So they like your book and want to publish it. They'll call you to set up a meeting to discuss things like: number of copies to print,copyright, royalties and other things. You both agree on an initial quantity of books to print. If the book sells well enough, you can decide to increase the quantity later. You also agree on how long the publisher will keep the book in print (usually two years). They apply for the copyright for you except that they will license it for a time. Essentially, you both own the book. The sharing of profits, however, is anything but 50-50.

Royalties range from about 5% to 25%. If you're wondering why, think about it from the publisher's point of view. He's going to pay for the editing, the printing, the marketing, practically everything except write the book. You, the author, just sit and wait (not exactly but close enough). The publisher's doing all the work and taking the chance that your book will sell well enough to give him a decent profit.

So, assuming you both agree on the essentials, your book goes through the process. First, it has to go through proof-reading. After an initial proof, your manuscript goes back to you with proposed corrections (spelling, grammar, different way of saying this or that or even a change in title). If you're not okay with it, you make your comments and the editor looks it over again. Once both of you are satisfied, they make a trial print. Again, this goes to you for approval/suggestions and back to the printer for corrections. This part doesn't go through more than two iterations since making those trial prints costs money with no profit. Parallel to this is the creation of the cover. An artist coordinates with you on a suitable cover, going through the same back and forth consultations. When everyone's happy, the book goes to the printer.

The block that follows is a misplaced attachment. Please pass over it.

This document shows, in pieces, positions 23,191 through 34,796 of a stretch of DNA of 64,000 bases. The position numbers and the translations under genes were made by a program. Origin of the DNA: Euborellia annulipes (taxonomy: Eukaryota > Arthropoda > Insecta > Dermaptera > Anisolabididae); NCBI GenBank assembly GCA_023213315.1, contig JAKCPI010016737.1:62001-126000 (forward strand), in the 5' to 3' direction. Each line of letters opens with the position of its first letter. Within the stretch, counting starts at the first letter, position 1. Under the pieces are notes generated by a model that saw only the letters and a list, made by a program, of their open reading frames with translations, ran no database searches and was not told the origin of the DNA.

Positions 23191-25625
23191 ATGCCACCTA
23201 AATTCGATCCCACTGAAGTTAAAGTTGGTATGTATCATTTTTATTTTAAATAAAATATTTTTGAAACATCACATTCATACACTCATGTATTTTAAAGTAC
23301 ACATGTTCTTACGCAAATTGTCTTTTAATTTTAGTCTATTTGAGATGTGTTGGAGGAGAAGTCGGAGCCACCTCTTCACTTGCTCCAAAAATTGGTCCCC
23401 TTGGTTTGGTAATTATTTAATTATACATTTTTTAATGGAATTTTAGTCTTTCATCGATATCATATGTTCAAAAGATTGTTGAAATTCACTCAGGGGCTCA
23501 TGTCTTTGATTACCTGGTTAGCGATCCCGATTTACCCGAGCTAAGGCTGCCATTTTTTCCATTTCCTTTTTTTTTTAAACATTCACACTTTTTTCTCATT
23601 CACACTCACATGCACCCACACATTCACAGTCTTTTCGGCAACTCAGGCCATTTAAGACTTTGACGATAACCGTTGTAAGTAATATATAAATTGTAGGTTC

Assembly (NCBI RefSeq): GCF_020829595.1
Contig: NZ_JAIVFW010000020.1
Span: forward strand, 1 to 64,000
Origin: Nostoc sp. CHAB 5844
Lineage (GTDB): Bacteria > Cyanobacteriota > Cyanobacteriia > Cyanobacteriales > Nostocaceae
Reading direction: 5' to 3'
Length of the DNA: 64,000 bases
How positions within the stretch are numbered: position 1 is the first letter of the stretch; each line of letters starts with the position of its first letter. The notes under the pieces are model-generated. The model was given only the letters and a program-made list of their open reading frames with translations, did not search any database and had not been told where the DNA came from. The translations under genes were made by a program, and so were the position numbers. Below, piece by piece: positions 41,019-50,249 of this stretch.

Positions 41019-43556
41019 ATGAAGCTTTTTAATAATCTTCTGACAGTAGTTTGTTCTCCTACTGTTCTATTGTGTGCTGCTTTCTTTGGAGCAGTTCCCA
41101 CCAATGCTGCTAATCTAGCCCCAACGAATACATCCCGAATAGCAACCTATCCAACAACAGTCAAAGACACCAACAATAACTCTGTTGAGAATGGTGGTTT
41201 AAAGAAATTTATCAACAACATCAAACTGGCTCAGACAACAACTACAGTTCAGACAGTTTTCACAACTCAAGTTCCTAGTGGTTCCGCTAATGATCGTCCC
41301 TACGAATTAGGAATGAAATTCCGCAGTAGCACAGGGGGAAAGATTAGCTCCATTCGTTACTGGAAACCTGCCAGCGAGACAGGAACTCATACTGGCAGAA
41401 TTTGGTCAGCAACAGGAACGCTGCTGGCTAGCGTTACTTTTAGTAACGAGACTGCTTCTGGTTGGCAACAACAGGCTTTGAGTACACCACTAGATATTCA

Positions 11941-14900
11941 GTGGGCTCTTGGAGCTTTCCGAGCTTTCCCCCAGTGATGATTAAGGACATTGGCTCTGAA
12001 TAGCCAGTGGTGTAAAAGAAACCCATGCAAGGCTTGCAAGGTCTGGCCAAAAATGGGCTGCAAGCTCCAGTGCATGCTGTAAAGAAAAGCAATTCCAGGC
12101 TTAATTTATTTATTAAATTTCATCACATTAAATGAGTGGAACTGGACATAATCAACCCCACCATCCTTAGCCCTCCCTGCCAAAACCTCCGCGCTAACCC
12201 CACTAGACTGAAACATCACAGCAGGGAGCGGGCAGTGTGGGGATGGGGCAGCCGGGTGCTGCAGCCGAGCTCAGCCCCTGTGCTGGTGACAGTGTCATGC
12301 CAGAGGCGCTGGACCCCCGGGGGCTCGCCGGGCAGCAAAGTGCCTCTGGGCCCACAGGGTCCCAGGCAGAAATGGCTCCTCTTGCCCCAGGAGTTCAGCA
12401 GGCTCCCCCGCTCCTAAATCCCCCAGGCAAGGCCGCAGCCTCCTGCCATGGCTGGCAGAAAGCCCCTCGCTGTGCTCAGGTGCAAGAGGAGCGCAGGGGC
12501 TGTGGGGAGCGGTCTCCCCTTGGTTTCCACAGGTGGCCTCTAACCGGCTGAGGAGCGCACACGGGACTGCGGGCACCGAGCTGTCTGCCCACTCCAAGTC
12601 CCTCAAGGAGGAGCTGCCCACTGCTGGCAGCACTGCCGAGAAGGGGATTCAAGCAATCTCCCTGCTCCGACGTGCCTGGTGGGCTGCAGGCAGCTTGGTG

Okay, now your book's printed and ready to be sold. The publisher takes care of marketing but you need to participate too. This is done through book signings, radio and television interviews, public appearances, and any other method of getting your book known to the public.

Now, you're probably itching to know about when do you get paid. I was a little disappointed to learn that authors get paid on a quarterly basis instead of monthly. I've since found that expecting to make enough sales to merit monthly payment is terribly unlikely. Indeed, every article I've ever read says that you probably won't be leaving your day job to concentrate on making a living out of writing.


If you don't like the idea of getting less than 15% of the sales for your book, you might want to look into self-publishing. As the name implies, this is where you do everything—or almost everything. This way you keep all the profits to yourself. Famous authors who've done it this way are:

John Grisham
Mark Twain
Edgar Rice Burroughs
Edgar Allen Poe
Benjamin Franklin
Beatrix Potter - The Adventures of Peter Rabbit

So what do you need to do to self-publish?

You've already got your manuscript but you need to make sure that it's as near perfect as it can be. This means proofreading. If your grammar and spelling skills are good, you can do it yourself. If you're not so sure, you can hire someone to do it for you. Looking for someone who's that good will be a bit difficult, not to mention, expensive. If your old English teacher will do it for free, then lucky for you.

Next, you'll need a nice cover. If you're a decent artist, you might do this yourself, otherwise, you pay someone to do it for you. This early, you need to decide on the dimensions of your book so that you or the artist can arrange everything as you want it. The old saying, "don't judge a book by its cover," only works on humans. In the real sense of the phrase, the first thing that will attract a potential buyer is the cover. I have no idea what works and what doesn't. I'll have to research on that but don't count on my reporting about it anytime in the next year or so.